FIG. 5b illustrates in plan view the location of field oxide regions 118 in accordance with an alternative embodiment of my invention. In the embodiment of FIG. 5b, field oxide 118 does not extend under the entire length of portion 104a' of floating gate 104a. In this embodiment, source 110 (which is formed after the floating gates are formed) extends underneath the part C of portion 104a' which does not extend over field oxide 118. (The reason source 110 extends under part C is that after the implantation step which results in the formation of the EEPROM source and drain regions, the wafer is subjected to a thermal drive-in step (discussed below) during which source 110 is extended underneath part C of floating gate 104a.) In one embodiment, source 110 extends under all of part C and the corresponding portions of the other floating gates in the EEPROM array (e.g. as illustrated in FIG. 5b). In another embodiment, source 110 is only diffused to extend underneath a portion of part C, e.g. as illustrated in the expanded plan view of FIG. 5c. Of importance, by diffusing source 110 underneath the floating gates as illustrated in FIGS. 5b and 5c, the series resistance exhibited by source 110 is reduced relative to the series resistance of the source 110 shown in the embodiment of FIG. 5a.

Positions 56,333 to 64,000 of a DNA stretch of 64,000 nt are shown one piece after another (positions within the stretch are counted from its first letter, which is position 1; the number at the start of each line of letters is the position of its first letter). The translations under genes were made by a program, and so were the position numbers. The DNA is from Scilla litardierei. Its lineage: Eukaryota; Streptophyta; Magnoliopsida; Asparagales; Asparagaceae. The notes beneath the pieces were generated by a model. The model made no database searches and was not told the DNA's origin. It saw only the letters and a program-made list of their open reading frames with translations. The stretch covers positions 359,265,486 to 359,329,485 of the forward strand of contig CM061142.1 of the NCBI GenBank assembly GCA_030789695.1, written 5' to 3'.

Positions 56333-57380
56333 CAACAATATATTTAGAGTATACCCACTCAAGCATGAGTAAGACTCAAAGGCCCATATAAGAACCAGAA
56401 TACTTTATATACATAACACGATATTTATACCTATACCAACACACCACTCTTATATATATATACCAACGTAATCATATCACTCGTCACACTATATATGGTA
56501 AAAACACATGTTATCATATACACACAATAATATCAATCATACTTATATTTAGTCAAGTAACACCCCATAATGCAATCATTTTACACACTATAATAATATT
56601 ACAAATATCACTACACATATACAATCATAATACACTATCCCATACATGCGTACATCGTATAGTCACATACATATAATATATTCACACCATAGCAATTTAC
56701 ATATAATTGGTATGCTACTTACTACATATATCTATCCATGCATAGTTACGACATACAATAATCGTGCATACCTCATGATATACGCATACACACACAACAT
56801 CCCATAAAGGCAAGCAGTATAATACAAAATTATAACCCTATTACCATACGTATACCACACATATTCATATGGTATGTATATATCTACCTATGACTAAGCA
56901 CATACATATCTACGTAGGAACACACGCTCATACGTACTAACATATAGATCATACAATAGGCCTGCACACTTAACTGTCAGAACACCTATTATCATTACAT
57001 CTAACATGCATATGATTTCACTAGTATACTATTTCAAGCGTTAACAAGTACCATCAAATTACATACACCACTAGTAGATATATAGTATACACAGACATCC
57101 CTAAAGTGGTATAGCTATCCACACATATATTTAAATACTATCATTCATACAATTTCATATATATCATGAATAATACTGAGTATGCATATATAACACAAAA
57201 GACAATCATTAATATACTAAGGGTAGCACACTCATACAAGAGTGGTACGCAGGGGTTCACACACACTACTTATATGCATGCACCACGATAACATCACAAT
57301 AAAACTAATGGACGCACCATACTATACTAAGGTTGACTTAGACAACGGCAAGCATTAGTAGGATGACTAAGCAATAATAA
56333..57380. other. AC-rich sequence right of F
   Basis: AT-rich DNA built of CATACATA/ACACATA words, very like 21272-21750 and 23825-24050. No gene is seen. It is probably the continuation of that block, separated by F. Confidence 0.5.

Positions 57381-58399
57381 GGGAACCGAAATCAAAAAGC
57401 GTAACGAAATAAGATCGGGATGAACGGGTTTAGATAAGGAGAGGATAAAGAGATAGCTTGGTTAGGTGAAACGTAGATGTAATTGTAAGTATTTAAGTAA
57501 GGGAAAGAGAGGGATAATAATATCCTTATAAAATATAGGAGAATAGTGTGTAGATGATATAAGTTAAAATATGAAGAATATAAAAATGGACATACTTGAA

In the embodiment of FIG. 5, source 110 follows a serpentine path around portion 104a' of floating gate 104aand around corresponding portions of floating gates 104b to 104h and 114a to 114h. As a result, this one continuous source 110 can serve simultaneously as a source for transistors on each side of the source region 110. Source 110 follows a path which extends alternately first on one side of erase gate 108 and then crosses under (but is insulated from) erase gate 108 and extends on the other side of and along erase gate 108 and repeats this pattern along the array. This is possible because (as described below) source 110 is formed prior to erase gate 108. Another advantage of defining the source region so that it follows a serpentine path is that the source (and drain) can be formed after the floating gates, and thus, the drain regions can be self-aligned with the floating gates.